Which are your main markets?
Most of our customers are European, and initially Central Europe was our main market for a long time. Later on we also successfully entered the Eastern countries, especially Poland and the Czech Republic. In North America and Asia we also have several customers and numbers that are significant for us, and for this reason we are looking into expanding our presence in China and the USA, also in order to react to the fierce local competition. So far we have been present with sales offices, but this is not enough to vie against the low-cost competition, we will build up a local production site in Asia.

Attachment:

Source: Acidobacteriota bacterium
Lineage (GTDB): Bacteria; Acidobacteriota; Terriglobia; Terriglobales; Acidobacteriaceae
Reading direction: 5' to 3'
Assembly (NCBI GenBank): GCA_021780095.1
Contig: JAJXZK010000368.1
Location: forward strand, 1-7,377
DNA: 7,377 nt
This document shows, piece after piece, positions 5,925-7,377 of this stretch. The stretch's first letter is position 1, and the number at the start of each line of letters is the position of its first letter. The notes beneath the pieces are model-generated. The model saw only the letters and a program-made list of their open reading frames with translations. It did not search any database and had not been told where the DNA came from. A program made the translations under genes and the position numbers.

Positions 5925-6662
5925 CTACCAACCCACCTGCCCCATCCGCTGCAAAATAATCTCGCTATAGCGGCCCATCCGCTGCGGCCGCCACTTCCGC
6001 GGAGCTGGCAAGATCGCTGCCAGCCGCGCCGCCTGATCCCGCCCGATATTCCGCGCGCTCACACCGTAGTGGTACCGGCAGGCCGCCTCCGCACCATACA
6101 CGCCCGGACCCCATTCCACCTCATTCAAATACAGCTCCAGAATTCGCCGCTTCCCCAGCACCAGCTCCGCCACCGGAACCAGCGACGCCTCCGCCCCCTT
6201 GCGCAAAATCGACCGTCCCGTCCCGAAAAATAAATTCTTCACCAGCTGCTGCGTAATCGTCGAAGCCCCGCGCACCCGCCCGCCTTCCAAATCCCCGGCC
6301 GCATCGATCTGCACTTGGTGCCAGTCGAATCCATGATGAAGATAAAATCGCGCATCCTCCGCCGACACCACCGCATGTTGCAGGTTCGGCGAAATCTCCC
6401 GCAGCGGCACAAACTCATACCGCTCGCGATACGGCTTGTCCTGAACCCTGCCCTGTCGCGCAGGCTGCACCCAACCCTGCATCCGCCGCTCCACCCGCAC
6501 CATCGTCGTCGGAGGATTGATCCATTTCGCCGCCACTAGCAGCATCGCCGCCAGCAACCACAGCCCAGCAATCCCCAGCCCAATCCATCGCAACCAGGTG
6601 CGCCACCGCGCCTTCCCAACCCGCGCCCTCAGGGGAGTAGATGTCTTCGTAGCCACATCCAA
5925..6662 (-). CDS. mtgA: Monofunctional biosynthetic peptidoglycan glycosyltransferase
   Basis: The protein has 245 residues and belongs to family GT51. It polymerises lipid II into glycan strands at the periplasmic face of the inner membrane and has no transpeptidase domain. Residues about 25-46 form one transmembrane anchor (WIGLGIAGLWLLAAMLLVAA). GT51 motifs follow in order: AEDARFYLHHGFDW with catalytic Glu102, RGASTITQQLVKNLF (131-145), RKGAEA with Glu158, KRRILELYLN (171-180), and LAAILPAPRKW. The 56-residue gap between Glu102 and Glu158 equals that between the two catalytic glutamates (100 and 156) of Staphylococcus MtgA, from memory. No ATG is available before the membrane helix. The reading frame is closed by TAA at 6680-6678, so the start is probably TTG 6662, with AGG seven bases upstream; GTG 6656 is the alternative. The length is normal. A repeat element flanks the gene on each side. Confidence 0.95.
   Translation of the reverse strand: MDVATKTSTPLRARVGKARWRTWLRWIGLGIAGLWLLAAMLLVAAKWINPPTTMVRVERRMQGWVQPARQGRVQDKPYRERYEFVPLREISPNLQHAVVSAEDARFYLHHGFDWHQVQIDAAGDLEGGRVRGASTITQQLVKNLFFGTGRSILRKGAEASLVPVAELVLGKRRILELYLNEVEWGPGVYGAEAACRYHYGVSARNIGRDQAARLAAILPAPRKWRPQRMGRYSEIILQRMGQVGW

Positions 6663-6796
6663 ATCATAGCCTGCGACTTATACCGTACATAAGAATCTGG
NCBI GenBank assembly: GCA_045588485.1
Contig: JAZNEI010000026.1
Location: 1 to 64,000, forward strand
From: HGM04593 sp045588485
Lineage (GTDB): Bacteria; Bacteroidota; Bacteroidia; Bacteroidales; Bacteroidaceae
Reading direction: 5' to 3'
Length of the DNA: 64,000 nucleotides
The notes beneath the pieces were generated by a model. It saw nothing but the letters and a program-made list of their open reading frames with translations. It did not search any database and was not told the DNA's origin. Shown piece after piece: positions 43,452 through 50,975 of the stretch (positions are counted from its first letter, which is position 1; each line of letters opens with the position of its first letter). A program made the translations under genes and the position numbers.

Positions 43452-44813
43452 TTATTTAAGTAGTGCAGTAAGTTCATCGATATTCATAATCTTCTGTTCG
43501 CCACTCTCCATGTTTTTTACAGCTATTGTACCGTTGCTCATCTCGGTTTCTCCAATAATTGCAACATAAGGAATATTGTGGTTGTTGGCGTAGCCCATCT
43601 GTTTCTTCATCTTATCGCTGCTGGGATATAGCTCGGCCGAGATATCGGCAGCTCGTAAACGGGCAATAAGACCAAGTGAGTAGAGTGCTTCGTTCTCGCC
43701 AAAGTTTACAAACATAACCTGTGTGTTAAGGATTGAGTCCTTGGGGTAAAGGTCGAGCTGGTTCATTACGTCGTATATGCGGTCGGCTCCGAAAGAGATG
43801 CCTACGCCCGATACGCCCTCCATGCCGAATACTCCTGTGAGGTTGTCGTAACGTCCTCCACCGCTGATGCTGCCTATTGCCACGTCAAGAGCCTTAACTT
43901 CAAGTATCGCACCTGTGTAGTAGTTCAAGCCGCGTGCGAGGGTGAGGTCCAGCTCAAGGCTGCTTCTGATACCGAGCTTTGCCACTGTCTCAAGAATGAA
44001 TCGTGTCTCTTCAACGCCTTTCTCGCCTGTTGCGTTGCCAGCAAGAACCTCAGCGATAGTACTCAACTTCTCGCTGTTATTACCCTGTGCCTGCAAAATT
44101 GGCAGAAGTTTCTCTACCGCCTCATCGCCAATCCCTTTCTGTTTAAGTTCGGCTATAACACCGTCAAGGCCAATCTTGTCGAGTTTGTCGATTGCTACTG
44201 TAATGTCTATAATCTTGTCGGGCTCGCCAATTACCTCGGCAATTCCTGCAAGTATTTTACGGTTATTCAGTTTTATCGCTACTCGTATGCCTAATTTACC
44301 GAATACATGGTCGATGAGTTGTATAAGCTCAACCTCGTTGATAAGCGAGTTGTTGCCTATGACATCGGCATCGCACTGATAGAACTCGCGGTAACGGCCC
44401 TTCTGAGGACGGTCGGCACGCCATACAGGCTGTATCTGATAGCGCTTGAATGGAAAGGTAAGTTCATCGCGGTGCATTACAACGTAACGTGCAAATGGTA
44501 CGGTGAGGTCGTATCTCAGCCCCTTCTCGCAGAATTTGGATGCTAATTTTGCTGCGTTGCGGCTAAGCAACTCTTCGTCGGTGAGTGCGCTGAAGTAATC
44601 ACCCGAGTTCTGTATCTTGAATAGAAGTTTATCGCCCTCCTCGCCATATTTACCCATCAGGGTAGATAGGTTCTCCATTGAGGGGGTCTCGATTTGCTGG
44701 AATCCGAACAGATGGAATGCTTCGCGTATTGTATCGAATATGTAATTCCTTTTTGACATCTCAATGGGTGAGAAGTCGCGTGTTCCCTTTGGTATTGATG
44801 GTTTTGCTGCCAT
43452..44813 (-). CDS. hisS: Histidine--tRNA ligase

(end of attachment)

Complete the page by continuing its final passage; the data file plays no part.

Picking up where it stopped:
How are you organised in the Italian market?
We have a sales engineer, Maurizio Fuccelli, dedicated to the Italian market. Maurizio Fuccelli has been working for Fondarex for 10 years and is able to provide both technical and commercial support. With the assistance of Fondarex, in particular Janine Voegtli, Steve Schackemy and Franck Gigez, who are responsible for the Italian market, we are a team always ready to help our customers.
How did your company react and get through the Covid-19 crisis?
The Covid crisis did not generate any worrying reductions in turnover in 2020; basically, we almost maintained the previous year’s turnover. Today the recovery of the market, particularly in the automotive sector, allows us to look to the future with great optimism.